Tag Archives: Steele Magnolias

SWAU’s Magnolias

I am not a theater critic.  I believe I am qualified to criticize a few things in this world – films, political arguments and myself, mostly – but theater is not anywhere near the list.  But today, I think, I am willing to make the attempt.  After all, I’ve been in a few. So I think I might have just enough qualifications to say something about the one play that just premiered in Keene tonight, and will have three more showings over the course of the weekend.

Steel Magnolias simply has no place in the pantheon of English-Language theater. It is, if anything, merely promising: four acts that manage to disastrously misplace the ending.  Written by Robert Harling, a theater director from the agonizingly unpronounceable town of  Natchitoches, Louisiana (trust me, I’ve tried, and it didn’t end well), it is a tableau of characters that are pleasant enough to watch, and a plot that isn’t in any way difficult. But it not only isn’t satisfying; it isn’t confusing enough to get away with it.

I have to ask here if these characters are stereotypes. Do real women understand and identify with them? I watched the play with a woman who was decidedly unmoved by them.  Are they really as overdrawn as I thought they were, or do I just not understand southerners?  The play confirmed for me that Texans, after all, are very different indeed from our fellow ex-confederates. Especially South Texans.  Ironic for being so much farther south than The South is.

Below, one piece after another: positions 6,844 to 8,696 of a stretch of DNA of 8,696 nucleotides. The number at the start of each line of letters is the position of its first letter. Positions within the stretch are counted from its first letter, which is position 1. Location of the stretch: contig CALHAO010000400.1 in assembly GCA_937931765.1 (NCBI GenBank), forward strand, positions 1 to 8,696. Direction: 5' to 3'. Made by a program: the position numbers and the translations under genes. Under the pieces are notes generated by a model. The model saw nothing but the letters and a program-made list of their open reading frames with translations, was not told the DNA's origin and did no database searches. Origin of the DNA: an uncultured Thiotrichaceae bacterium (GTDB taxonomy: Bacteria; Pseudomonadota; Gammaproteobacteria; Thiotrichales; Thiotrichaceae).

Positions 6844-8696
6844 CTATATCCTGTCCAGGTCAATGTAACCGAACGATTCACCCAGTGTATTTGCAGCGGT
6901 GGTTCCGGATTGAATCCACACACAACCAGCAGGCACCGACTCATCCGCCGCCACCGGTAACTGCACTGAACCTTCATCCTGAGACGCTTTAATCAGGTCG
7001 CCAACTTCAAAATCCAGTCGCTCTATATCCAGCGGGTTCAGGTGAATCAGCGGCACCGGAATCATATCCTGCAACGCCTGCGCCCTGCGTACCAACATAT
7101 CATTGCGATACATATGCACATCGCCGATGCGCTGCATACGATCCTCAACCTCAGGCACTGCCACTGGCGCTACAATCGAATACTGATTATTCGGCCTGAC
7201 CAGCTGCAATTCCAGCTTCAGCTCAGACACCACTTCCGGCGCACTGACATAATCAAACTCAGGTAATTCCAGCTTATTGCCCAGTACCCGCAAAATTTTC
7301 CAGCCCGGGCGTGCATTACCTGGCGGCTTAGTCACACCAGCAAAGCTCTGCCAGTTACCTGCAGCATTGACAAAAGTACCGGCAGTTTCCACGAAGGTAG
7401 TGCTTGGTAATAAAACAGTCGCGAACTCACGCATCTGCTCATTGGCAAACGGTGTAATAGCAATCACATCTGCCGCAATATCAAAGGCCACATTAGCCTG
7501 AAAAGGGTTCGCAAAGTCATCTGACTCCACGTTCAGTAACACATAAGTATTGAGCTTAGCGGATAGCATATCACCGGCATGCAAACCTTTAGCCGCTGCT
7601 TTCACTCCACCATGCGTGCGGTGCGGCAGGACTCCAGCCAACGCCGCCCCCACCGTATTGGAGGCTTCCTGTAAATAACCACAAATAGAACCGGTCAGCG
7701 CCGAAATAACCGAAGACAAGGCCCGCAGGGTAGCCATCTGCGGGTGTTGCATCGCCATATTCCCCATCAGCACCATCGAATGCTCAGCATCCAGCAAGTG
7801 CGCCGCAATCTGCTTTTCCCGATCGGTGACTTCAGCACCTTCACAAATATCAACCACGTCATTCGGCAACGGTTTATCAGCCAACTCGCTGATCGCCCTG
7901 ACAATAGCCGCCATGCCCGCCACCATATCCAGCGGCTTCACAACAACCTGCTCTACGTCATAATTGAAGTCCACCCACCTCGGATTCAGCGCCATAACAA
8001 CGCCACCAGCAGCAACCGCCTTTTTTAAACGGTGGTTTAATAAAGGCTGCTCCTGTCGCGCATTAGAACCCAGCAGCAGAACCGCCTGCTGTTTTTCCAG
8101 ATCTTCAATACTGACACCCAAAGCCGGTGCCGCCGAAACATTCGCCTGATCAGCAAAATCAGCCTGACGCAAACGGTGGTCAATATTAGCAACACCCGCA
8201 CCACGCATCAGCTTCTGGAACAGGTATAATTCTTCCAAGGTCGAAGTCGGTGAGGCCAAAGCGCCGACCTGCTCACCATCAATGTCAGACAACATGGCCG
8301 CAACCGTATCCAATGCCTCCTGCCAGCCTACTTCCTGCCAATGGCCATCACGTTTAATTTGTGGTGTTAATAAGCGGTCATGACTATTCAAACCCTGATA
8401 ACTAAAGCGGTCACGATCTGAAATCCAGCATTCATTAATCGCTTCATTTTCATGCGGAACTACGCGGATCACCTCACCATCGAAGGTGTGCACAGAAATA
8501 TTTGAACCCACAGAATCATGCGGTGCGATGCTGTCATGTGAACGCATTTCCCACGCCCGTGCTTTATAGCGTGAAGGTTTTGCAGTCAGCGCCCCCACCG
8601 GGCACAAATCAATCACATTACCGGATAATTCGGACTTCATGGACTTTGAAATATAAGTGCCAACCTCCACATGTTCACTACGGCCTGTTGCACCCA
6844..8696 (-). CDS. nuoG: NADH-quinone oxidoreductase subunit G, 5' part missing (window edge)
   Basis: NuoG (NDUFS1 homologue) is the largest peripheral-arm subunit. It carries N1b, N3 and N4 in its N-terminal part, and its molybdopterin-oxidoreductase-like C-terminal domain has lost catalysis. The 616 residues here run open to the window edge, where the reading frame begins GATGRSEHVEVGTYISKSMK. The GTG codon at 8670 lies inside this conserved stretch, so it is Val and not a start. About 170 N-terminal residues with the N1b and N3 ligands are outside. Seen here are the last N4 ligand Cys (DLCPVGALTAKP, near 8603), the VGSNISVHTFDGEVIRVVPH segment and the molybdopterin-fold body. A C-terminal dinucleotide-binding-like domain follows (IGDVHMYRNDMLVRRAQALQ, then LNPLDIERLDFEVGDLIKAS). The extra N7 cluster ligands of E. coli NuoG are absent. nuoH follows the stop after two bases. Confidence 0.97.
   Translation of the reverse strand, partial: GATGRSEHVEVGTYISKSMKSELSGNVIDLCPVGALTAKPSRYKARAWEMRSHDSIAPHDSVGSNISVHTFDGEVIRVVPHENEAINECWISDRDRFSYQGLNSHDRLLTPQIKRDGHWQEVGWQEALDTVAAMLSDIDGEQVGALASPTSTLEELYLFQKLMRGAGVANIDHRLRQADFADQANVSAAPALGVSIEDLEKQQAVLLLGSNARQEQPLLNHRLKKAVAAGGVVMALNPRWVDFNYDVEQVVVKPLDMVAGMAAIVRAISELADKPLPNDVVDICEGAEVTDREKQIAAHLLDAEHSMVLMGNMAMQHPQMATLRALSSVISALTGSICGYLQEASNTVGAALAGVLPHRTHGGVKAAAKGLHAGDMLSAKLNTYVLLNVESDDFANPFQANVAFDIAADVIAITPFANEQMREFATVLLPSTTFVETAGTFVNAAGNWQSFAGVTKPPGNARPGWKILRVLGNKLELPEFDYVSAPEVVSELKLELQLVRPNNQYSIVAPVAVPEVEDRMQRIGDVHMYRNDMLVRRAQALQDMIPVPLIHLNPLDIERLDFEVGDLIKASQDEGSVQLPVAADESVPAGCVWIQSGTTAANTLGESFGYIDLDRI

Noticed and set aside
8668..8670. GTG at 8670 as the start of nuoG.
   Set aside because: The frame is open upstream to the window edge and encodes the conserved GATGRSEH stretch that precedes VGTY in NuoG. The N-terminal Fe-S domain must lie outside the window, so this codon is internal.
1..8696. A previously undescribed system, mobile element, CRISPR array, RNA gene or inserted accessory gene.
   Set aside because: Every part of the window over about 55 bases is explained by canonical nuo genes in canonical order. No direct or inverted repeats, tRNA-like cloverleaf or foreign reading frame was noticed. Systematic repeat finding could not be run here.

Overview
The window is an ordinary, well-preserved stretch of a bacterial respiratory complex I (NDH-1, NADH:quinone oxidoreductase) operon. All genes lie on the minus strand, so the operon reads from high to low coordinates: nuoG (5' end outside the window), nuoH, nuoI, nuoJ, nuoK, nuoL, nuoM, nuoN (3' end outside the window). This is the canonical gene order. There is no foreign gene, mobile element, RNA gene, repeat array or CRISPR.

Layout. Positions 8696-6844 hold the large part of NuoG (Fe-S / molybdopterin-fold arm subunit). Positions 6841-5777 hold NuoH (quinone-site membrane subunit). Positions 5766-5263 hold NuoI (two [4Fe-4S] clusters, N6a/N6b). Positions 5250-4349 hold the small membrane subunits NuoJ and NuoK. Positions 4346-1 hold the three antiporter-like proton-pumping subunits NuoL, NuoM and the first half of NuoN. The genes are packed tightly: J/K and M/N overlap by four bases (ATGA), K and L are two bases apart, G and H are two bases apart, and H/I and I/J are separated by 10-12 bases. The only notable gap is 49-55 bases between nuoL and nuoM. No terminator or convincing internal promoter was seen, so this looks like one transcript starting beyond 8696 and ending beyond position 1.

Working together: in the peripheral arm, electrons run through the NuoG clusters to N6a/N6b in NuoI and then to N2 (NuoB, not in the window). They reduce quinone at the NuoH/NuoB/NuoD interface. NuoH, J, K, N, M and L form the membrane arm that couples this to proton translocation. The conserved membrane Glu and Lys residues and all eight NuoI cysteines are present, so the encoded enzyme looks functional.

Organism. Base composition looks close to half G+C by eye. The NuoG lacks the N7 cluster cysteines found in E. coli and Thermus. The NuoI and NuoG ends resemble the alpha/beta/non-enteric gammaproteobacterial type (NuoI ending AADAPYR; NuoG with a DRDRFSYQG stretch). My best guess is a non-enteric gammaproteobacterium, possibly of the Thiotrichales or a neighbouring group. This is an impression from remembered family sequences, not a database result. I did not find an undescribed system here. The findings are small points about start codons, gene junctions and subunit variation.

All of that being said, I believe it was performed admirably.  Anne-Marie Jacobs cut an early lead and held it for two hours, pushing everyone else to stay in the moment and remain deeply southern.  Alex Avila was transparent and perfectly readable the entire time she was on stage. And Chelsea Evans managed a particularly scalding emotional breakdown that gave the play the climax it didn’t deserve. I was particularly impressed by how much hair was actually being done on stage while I watched, and that they continued to  act while doing it, or at least having it done.

But in the end, I have to admit that I belong almost entirely to things like Hemingway and Spaghetti Westerns, so I am probably not well placed to see the play as it is meant to be seen.  But then, I like Sophie’s Choice and Billie Holiday, too, so I’m not completely blind to this sort of thing.  I have to conclude no landmark in the repertoire of American Theater could ever end with a group hug.


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